As NAFTA is renegotiated, stakes are high for American farmers

World Today

Negotiations over the North American Free Trade Agreement (NAFTA) are underway among the U.S., Canada and Mexico.

President Donald Trump has described NAFTA as “the worst trade deal – maybe ever.”

But American industries are divided over how to revamp the 1994 agreement.

As CGTN’s correspondent Steve Mort reports, the stakes are high, particularly when it comes to American agriculture.

Follow Steve Mort on Twitter @mobilemort

Workers are beginning to prepare their fields for harvesting bell peppers in November.

Farmer Richard Bowman, the director of Farming for JJ Family of Farms, said NAFTA has hit Florida agriculture hard.

“We’re asking for a level playing field,” he said. “We don’t want free trade, we want fair trade.”

The operators of this farm grow a variety of seasonal vegetables, many of which are also grown in Mexico at the same time of the year. That puts these farmers in direct competition with their NAFTA counterparts.

NAFTA gives Mexico free access to U.S. markets. But with U.S. wages on average four times those of Mexico, some Florida growers said farmers south of the border have an unfair advantage.

“We’re not asking to shut the door and stop the produce coming in,” claims Bowman. “But we need to be able to make sure that they cannot sell it in our markets below what it costs us to produce it.”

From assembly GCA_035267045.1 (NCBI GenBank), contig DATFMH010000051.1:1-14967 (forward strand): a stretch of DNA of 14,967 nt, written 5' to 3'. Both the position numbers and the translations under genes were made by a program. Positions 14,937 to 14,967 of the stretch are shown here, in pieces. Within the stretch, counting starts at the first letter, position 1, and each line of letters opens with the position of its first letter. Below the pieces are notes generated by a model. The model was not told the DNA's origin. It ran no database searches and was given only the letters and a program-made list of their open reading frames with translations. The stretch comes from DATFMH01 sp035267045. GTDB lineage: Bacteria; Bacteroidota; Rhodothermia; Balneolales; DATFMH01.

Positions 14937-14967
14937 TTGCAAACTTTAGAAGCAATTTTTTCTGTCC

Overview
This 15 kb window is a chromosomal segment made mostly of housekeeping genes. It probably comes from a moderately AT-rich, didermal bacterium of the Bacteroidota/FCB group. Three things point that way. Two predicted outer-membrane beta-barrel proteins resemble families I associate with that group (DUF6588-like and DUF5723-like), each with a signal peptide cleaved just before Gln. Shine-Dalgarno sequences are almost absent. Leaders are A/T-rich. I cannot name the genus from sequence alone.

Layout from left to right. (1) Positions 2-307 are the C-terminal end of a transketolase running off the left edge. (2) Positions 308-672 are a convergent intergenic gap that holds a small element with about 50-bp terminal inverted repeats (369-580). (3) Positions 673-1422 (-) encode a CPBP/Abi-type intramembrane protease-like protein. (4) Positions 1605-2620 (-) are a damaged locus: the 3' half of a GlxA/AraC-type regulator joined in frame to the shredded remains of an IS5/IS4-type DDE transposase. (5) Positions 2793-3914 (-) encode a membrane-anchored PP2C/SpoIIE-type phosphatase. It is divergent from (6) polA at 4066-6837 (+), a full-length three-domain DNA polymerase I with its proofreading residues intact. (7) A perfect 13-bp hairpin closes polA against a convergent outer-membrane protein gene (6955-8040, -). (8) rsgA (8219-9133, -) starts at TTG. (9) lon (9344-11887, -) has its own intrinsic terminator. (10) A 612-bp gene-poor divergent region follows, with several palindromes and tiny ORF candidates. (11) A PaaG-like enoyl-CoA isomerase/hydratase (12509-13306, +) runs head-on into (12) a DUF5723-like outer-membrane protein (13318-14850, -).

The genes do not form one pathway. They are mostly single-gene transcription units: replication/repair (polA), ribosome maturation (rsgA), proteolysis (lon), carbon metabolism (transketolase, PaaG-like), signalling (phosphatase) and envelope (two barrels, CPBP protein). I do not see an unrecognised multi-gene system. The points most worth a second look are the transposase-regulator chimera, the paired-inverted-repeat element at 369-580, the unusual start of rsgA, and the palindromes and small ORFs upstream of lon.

Florida agriculture leaders say imports of winter crops from Mexico have surged in recent years while U.S. production has dropped. Bowman wants NAFTA to include better enforcement mechanisms and new currency rules.

He feels that, “We need to fix the problem or the Mexican growers are just going to take over.”

But many agricultural sectors have fared well under NAFTA. U.S. farm exports to Mexico have risen 60 percent in the last decade, led by corn and soybeans.

“Some regions benefit and some regions lose,” explained Spiro Stefanou, professor and chair of Food and Resource Economics at the University of Florida.

“NAFTA is a good thing for agriculture in the U.S., broadly speaking.”

Stefanou believes the solution to Florida’s problems is innovation, not a renegotiated NAFTA deal.

“Competition scares a lot of people,” he says. “The efficient operators will make it. They can afford to make it, and they will adapt.”

Richard Bowman concedes NAFTA has helped others. But he fears unless Florida’s fruit and vegetable growers receive help, the damage to his industry may become irreversible.